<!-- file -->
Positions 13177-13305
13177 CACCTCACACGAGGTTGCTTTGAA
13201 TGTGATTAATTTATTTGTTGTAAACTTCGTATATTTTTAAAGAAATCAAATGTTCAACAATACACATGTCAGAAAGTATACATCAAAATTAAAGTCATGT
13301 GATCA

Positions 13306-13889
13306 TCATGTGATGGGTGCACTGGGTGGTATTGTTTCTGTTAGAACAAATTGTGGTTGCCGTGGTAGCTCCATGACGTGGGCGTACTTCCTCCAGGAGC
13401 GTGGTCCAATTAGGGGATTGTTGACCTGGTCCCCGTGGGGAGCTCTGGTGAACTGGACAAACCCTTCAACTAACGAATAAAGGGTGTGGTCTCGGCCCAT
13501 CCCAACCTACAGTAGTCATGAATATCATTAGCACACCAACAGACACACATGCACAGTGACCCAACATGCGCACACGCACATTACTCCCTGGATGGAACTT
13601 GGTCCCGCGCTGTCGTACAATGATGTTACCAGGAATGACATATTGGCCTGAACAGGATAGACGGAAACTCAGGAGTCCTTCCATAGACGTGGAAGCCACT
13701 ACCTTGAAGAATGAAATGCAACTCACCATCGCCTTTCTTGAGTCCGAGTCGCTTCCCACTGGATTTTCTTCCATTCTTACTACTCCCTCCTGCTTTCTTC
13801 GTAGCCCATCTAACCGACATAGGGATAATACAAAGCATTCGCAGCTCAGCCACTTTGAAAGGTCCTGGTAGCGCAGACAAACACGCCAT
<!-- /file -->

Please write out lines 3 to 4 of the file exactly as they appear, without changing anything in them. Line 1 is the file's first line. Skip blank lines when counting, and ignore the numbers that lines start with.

13201 TGTGATTAATTTATTTGTTGTAAACTTCGTATATTTTTAAAGAAATCAAATGTTCAACAATACACATGTCAGAAAGTATACATCAAAATTAAAGTCATGT
13301 GATCA